Not just GM seeds: Monsanto innovates in traditional plant breeding

| July 7, 2014
feat monsanto
A May protest against Monsanto in Manhattan’s Union Square. Image via Bloomberg Businessweek
This article or excerpt is included in the GLP’s daily curated selection of ideologically diverse news, opinion and analysis of biotechnology innovation.

After a decade concentrating on seeds and genetically engineered “traited” crops, Monsanto is broadening its focus.

In a July article for Bloomberg Businessweek, staff writer Drake Bennett takes an “inside look” at the ongoing research efforts by America’s third-most-hated company.

Bennett summarizes Monsanto’s research efforts aside of genetically modified seeds in three categories – traditional plant breeding, biological farming technologies and Big Data:

Much of its $1.5 billion research budget goes into traditional plant breeding, the same craft the botanist Gregor Mendel pioneered on his pea plants a century and a half ago, though at a scale and speed that would boggle the friar’s mind. Monsanto is also researching the targeted use of bacteria, fungi, and other living organisms to protect and nourish seeds: farming technologies that borrow, at least conceptually, from organic agriculture.

In perhaps the biggest shift, Monsanto is moving into computing. Through the purchase of two companies, Precision Planting and the Climate Corporation, Monsanto has begun offering software and hardware products that gather and process information relevant to a farmer—data about temperature, rain, soil, seeds, and pests. Big Data has already transformed everything from retail logistics to dating; Monsanto believes it can do the same for farming.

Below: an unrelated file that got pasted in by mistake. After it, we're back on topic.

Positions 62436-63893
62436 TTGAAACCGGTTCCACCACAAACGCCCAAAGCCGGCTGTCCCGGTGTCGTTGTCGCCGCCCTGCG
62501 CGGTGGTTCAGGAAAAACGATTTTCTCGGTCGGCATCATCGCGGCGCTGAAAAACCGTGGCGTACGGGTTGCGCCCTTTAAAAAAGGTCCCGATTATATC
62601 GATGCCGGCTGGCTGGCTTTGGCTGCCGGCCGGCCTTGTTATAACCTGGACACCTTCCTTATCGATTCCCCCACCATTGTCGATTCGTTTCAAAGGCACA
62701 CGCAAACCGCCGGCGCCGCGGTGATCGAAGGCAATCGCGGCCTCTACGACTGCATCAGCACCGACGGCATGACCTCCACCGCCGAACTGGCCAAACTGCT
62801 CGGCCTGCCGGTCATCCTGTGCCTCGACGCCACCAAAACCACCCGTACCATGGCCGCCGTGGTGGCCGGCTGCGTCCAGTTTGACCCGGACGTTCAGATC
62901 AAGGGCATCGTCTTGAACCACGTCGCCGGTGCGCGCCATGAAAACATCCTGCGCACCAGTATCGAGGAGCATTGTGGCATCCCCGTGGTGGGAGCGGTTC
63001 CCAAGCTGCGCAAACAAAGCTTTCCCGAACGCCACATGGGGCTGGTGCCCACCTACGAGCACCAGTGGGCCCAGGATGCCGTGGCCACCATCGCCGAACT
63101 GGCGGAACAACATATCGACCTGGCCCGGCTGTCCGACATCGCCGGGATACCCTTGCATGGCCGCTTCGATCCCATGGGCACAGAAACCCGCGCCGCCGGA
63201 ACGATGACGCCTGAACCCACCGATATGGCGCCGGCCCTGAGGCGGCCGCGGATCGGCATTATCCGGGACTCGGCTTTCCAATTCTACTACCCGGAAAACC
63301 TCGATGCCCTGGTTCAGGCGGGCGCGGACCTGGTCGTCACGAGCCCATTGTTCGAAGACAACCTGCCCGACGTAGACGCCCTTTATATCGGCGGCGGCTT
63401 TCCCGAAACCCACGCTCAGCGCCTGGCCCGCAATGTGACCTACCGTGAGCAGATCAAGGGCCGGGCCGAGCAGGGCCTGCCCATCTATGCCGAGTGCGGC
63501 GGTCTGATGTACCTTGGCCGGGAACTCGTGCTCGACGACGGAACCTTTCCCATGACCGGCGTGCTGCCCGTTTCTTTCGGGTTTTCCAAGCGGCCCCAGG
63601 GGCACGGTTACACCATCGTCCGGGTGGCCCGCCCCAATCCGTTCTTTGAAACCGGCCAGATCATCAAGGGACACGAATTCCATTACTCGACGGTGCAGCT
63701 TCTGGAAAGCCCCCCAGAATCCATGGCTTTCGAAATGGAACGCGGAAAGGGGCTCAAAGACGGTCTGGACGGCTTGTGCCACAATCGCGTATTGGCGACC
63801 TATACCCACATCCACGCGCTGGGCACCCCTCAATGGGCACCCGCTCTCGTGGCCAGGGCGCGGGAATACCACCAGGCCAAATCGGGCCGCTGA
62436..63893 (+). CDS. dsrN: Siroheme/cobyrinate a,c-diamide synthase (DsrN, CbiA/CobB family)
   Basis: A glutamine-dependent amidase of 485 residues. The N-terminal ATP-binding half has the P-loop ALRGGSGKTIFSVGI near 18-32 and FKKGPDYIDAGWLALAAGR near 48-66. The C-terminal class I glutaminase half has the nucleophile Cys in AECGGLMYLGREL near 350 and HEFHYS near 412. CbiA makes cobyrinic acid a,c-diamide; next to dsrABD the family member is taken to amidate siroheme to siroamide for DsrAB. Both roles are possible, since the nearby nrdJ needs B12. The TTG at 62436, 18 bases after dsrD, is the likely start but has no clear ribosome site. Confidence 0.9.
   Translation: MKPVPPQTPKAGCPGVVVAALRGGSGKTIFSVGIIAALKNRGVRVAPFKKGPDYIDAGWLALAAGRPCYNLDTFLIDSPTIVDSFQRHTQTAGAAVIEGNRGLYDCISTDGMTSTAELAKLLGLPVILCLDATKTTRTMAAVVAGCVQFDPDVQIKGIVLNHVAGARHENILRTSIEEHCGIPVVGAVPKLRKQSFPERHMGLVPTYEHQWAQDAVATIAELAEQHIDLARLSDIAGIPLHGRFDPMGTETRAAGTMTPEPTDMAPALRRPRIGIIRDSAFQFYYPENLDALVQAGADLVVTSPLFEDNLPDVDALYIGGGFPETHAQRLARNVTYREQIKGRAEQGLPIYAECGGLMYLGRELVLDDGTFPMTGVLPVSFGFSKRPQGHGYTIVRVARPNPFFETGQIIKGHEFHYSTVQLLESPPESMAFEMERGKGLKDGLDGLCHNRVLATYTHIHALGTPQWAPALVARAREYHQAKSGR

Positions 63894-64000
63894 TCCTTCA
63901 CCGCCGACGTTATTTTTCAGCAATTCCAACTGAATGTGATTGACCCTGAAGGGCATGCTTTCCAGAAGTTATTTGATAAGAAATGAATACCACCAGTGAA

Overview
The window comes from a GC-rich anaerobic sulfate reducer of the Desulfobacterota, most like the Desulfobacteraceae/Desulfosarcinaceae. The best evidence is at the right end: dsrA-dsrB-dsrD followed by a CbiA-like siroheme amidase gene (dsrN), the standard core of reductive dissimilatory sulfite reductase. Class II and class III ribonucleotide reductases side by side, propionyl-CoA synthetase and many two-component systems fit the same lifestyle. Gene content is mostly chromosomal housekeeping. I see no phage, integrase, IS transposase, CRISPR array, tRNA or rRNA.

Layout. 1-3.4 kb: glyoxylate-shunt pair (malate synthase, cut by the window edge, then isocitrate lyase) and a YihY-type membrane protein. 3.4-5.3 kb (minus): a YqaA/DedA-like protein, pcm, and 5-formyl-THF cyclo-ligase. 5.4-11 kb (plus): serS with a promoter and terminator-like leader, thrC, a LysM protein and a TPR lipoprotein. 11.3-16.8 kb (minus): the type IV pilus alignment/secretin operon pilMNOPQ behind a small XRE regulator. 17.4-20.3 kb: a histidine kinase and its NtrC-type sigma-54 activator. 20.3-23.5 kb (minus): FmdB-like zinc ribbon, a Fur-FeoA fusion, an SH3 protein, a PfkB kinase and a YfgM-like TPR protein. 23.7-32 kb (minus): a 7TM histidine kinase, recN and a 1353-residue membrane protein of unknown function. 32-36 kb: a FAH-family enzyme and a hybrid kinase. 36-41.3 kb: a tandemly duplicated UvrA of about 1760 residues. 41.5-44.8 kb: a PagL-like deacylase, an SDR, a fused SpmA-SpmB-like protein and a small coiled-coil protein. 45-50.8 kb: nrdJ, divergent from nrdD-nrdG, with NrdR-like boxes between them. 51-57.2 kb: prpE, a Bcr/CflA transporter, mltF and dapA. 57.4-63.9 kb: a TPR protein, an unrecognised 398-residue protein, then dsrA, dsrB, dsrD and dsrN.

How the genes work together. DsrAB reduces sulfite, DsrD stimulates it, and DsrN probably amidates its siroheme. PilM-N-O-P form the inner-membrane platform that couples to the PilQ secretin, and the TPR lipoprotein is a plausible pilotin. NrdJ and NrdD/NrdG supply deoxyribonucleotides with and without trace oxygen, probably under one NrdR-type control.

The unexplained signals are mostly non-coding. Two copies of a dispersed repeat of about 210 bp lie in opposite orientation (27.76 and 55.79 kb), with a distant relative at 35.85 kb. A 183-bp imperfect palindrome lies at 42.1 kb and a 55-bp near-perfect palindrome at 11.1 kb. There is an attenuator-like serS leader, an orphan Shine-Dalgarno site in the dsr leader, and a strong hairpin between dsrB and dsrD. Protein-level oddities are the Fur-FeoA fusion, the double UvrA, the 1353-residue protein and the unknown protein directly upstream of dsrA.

Climate Corp.’s co-founder David Friedberg has had to deal with criticism over his company’s partnership with Monsanto. In Bennett’s article, Friedberg argues that Monsanto is like a technology company, similar to Google:

Technology has already dumbed down everything from flying an airliner to filing one’s taxes, and in so doing made those tasks safer and more efficient. But food feels different to many people. …

Friedberg, Climate Corp.’s 34-year-old co-founder and CEO, is aware of this concern. He’s a lifelong vegetarian who will talk with little prompting about the environmental cost of meat and the great benefit of adding quinoa to North American crop rotations. He hadn’t heard many good things about Monsanto before he started negotiating with the company. What he realized, though, is that the best way to think about Monsanto is as a technology company. Its technology “just happens to take the form of a seed,” Friedberg says. “As I got to learn about it I was like, ‘Wow, this company is as innovative and as impressive as Google.’ ”

Watch a video of Bennett’s interview with Betty Liu on Bloomberg TV’s In The Loop about Monsanto’s research efforts to expand into big data and its notorious practices for suing farmers.

Bennett shares his surprise at learning that a significant amount of Monsanto’s research is in traditional plant breeding:

Part of it is that a lot of the research that they do is not genetically modified seeds; it’s in conventional breeding, which is what farmers have done for thousands of years. But what they’re doing in Monsanto is an incredibly sped-up version of it using robots and gene sequences and computer simulations and these crazy devices they built. So a lot of the research, almost as much of it as is going into the biotech stuff, is going into this other sort of breeding.


Read the full, original article: Inside Monsanto, America’s third-most-hated company

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The GLP featured this article to reflect the diversity of news, opinion and analysis. The viewpoint is the author’s own. The GLP’s goal is to stimulate constructive discourse on challenging science issues.

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